Please note that there may be minor spoilers for the series in this review.
Re:Mind is a Japanese psychological thriller about a group of eleven high school girls that awake one day to find themselves all sitting around a long dining table with their feet shackled to the floor, uncertain of how they got there or why they were brought there. The drama was produced by TV Tokyo and is available for streaming exclusively on Netflix.
When this sprouted up on my Netflix feed, the trailer had me intrigued. I had initially expected a horror-esque type thriller, and while there isn’t a traditional horror aspect to the series, it still provides plenty of real-life frights and food for thought about the toxicity of female social circles, which apply not only to Japan but also in the West as well, and that is what made Re:Mind so compelling for me.
The first episode begins with the girls waking up and freaking out about their circumstances, and then each segment after that reveals one small piece of the mystery at a time. What I enjoyed about this particular narrative unravelling is that each episode provides a lot of stuff to think about as we go into the next. I like it when a series can do that because it makes me want to keep watching, not only to see how the pieces of the puzzle fall together, but also because it provides me with different perceptions to contemplate, which help me to be more open-minded and thoughtful with life outside of the media I consume.
One of the biggest themes in Re:Mind is the straightforward concept of how each action we take has an inevitable consequence. A perfect example of this is Batman (cliché, I know, but bear with me). He takes the law into his own hands in order to help the law work as efficiently as it can. He’s breaking the rules to uphold the integrity of the same rules that he breaks constantly. Does that make him a vigilante for what’s right or a martyr for the power of personal retribution?
In Re:Mind, there are a couple of characters that feel similarly to Batman, that the justice system isn’t always enough on its own to help fix the “ugliness” of the world. Believing that they have all the tools they need to make a difference, they take up arms, so to speak, and eek out their interpretation of “justice.” But what happens when what is seen on the surface is incomparably removed from actuality? What is the cost of a small misunderstanding or a misinterpretation of a little gesture of kindness as something far more sinister than it truly is? What happens to these individuals that unnecessarily become the victims of vigilante justice? What compensation if given for the misjustice that takes place?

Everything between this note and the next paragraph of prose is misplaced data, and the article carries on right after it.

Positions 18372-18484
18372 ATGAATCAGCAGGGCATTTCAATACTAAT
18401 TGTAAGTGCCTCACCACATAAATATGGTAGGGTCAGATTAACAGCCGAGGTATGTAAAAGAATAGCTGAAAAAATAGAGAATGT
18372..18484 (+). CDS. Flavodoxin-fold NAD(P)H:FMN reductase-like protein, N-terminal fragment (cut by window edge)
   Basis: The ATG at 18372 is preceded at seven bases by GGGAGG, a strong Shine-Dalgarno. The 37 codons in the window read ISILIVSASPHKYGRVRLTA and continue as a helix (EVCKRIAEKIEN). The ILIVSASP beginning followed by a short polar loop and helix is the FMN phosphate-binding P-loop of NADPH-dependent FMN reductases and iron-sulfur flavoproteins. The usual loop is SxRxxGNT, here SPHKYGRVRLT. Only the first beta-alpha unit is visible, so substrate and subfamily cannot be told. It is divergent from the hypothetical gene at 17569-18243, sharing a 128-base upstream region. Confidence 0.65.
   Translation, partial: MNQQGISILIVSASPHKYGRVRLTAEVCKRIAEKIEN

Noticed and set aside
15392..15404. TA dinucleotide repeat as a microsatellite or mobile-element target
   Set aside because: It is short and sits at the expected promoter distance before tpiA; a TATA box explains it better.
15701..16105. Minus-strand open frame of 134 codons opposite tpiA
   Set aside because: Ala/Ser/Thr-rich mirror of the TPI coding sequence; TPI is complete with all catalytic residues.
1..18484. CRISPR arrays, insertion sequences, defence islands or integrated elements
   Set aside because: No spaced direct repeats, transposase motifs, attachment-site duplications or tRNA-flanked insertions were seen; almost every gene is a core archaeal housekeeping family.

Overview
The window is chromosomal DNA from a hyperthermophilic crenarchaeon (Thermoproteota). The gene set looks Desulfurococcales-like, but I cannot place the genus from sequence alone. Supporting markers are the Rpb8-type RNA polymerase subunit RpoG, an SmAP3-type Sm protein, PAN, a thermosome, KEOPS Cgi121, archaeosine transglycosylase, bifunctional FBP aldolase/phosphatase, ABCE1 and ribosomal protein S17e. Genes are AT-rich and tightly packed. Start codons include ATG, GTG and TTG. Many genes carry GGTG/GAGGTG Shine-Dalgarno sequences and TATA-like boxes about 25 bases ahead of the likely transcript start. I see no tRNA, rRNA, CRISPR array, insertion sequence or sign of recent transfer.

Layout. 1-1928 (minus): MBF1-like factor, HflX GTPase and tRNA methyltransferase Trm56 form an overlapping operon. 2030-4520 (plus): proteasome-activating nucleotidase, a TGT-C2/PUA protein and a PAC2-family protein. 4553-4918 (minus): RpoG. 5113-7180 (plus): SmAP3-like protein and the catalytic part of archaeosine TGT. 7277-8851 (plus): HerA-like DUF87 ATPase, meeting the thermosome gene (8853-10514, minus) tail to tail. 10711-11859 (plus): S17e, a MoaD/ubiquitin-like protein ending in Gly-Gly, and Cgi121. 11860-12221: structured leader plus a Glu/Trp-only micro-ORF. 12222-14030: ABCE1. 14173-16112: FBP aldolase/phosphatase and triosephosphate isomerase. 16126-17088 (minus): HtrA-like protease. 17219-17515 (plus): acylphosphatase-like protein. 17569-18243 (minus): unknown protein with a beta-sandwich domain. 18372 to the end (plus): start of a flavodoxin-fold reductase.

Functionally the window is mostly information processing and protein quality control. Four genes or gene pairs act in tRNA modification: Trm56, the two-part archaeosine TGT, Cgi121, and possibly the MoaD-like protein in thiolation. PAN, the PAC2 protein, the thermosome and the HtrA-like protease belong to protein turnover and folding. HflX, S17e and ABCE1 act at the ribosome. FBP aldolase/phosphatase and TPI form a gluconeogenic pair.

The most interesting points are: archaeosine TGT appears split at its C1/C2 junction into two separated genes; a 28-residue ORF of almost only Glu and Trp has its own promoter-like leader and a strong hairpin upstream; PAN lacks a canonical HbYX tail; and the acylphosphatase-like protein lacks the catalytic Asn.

This is one of the elements of the narrative that is dissected in Re:Mind and it’s one of my favourite dynamics to pick apart in mystery and crime narratives (which explains why I love the Batman franchise so much). Additionally, this plays a lot into the other side of being presumptuous: bullying.
I used to be bullied heavily in junior high school. A lot of folx, especially adults, perceive bullying as something that children and teens do because they are immature and irresponsible. The common advice is that “they’ll grow out of it.” Yet, once more, it begs the question of what happens when the impact of actively choosing to inflict psychological or physical harm on another individual delves into a life-altering extreme that can’t be taken back? For me, the intensity and trauma of being bullied in seventh and eighth grades ended up dictating how my high school years would turn out. I became extremely withdrawn and it created a deep sense of agoraphobia within me, so much so that I ended up doing my entire high school via a home-school system. Over the years, the agoraphobia would grow and develop with each new negative life experience to the point where I’d become unable to leave the house for a simple errand of grocery shopping without being accompanied by someone whom I trust.
My trauma was also mostly caused by girls and female identifying people. I’ve been bullied by boys and male-identifying people as well, but it was never as inherently mental and emotional as the nastiness that I was confronted with via my female bullies. Boys and men tended to be physical in their abuse, which wasn’t as profoundly affecting. Because of this, I’ve always had an extremely difficult and challenging time creating and building friendships with girls and women. To say that they terrify me in ways that cut very deeply on a psychological level would be an understatement of sorts.